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SALEM — The Salem Farmers Market will be a much different experience for customers this year as municipalities continue to abide by COVID-19 restrictions.
The farmers market will open for its twelfth season on Thursday, but customers won’t be shopping for fruits, vegetables and produce at its traditional location at Old Town Hall.
Instead, the market will operate in the Bentley Academy Charter School parking lot, located at 25 Memorial Drive. The new location, which allows for more social distancing, was approved by the School Committee two weeks ago, according to Gus Sousa, Salem Farmers Market manager.
“We usually have between 1,500 to 2,500 people come to the market a week,” said Sousa. “It’s something that needs to be done. We have to abide by the health and safety rules put in front of us so we made a change. I think the space is going to work out for everyone. We’re going to have plenty of room.”
About 100 customers will be allowed into the 24,000 square-foot parking lot to shop at a time. The move to Bentley allows for more parking, which gives customers the option of remaining in their cars if the market is at capacity when they arrive, according to information from Salem Main Streets, which coordinates the city’s farmers market.
Due to a restriction on what can be sold at the market, there will be about a third fewer vendors than past years, Sousa said. To start, farms, bakeries, and seafood and prepared food vendors are allowed, but vendors are prohibited from selling crafts, soap, liquor and other nonfood items.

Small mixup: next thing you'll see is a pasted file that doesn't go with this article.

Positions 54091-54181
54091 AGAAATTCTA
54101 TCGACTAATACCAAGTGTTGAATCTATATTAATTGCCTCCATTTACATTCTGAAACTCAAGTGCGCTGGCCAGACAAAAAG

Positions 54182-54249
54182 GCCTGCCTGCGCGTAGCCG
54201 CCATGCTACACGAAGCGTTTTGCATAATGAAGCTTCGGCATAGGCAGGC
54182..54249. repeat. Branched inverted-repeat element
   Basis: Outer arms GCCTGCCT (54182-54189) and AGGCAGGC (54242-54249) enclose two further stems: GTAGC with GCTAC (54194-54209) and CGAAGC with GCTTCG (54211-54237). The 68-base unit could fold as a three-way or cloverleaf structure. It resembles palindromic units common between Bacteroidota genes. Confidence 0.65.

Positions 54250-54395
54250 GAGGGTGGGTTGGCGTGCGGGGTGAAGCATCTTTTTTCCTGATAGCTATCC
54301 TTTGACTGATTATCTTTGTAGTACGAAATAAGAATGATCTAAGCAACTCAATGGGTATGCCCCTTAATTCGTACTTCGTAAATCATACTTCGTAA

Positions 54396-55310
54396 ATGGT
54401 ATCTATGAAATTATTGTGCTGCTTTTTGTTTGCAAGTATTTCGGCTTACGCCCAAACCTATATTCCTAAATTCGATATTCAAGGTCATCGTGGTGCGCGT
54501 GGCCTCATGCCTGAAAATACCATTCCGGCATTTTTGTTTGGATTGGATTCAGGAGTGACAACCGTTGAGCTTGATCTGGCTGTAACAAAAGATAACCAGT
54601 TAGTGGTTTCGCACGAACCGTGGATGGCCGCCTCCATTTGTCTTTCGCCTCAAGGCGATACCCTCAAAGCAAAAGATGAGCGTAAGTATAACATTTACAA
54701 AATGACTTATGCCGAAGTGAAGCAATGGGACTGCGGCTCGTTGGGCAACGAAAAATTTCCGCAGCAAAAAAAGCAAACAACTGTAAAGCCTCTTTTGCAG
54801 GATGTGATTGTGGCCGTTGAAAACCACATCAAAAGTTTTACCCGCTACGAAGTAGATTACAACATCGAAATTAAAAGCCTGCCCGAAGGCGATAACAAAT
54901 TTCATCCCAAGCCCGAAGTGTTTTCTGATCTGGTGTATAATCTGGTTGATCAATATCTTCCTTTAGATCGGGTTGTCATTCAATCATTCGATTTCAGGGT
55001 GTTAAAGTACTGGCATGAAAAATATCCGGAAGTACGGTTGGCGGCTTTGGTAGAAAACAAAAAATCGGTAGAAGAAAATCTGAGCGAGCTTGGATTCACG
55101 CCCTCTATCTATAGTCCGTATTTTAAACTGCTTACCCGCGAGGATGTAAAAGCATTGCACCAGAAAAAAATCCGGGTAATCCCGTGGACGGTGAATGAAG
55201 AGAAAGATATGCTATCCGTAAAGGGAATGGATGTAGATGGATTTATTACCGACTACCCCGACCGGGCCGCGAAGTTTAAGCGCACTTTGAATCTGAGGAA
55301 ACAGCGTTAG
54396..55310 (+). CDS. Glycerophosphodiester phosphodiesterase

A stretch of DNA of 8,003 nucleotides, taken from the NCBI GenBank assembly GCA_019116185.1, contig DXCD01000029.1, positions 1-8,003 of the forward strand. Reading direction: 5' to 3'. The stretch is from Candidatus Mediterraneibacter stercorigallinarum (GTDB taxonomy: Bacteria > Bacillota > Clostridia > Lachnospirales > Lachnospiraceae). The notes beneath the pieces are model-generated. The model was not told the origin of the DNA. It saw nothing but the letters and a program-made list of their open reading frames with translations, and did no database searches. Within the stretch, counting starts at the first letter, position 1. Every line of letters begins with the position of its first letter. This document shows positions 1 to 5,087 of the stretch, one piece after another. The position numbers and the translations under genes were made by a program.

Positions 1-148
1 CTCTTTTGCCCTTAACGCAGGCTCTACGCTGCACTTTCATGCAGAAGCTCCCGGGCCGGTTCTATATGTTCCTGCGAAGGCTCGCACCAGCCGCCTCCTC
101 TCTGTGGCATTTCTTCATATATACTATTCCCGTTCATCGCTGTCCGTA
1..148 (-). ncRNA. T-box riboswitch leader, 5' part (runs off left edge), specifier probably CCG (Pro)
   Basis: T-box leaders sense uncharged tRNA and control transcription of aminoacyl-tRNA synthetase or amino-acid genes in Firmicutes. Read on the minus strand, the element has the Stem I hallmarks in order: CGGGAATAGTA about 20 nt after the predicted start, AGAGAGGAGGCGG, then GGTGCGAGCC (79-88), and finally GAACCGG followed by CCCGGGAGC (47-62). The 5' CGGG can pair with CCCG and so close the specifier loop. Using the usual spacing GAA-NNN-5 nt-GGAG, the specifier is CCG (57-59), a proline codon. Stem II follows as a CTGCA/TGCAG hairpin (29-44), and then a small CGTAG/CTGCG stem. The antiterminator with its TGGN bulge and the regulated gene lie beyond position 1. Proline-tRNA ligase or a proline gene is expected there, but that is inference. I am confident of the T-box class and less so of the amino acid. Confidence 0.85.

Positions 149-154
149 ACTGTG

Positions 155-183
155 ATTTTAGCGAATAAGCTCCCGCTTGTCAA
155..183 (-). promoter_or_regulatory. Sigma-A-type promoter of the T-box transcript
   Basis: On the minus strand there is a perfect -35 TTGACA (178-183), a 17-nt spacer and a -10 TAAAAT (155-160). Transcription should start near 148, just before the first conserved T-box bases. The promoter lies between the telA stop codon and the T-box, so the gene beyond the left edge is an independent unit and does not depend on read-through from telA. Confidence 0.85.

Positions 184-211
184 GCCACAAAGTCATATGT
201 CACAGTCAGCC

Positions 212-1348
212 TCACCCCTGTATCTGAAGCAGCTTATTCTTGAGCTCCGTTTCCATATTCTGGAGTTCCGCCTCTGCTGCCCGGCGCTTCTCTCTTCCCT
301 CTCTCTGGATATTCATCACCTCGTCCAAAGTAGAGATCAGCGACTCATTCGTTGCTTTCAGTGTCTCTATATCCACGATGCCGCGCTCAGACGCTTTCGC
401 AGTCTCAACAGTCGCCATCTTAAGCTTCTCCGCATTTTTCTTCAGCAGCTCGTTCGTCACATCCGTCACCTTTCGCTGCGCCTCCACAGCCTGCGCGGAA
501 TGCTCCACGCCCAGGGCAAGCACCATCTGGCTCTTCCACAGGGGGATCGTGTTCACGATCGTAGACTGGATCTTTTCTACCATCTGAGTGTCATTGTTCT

Allowing those restricted vendors will be assessed by the city’s Board of Health at the end of the month, according to Salem Main Streets.
All customers and vendors are required to wear face masks and as of Monday, customers will be allowed to shop with reusable bags, as long as the bags are not handled by anyone else, including vendors. People will be allowed to purchase items with their food stamps, or SNAP benefits, Sousa said.
Dogs and food sampling are not allowed, single-person shopping is encouraged and there will be no live music, community nonprofits or sponsor tents for the first few weeks to discourage people from gathering.
As the Salem Farmers Market is a popular social event, creating an atmosphere that discourages gathering and socializing is much different from its traditional operation, Sousa said.
“The Salem Farmers’ Market has truly become a destination and
gathering place for the community for over a decade now,” Salem Main
Streets Executive Director Kylie Sullivan said in a statement. “It feels counterintuitive to adopt a model that specifically discourages lingering, but we believe that the market plays an important role in our community, not only as a valuable point of food access, but also to provide a sense of normalcy and togetherness as we continue to rebuild.
“I am incredibly grateful for our market manager Gus Sousa, the market committee, and our City of Salem partners, who are all working so hard to make sure the market can continue this season in a way that will be safest for our vendors, customers and volunteers.”
For five months every year, the largely volunteer-run market gives residents and tourists an opportunity to buy farm-fresh produce, seafood, baked goods, meat and a variety of other goods.
At the heart of the market are seven major farms: Clark Farm, Gibney Gardens, Maitland Mountain Farm, Grant Family Farm, Heavens Harvest Farm, Long Hill Orchard, and Wally’s Vegetables.
Sousa said he’s been working closely with the city, including the mayor’s office, throughout the planning process and he’s come away with the sense that everyone wants to see the market succeed this year.
“It’s going to be one of the first things that happens in Phase 2,” said Sousa. “This is really going to be the first public event the city has held since the lockdown, so i’m anticipating more than our usual number of people.”
The Salem Farmers Market will run every Thursday from 3 to 7 p.m. through Oct. 15.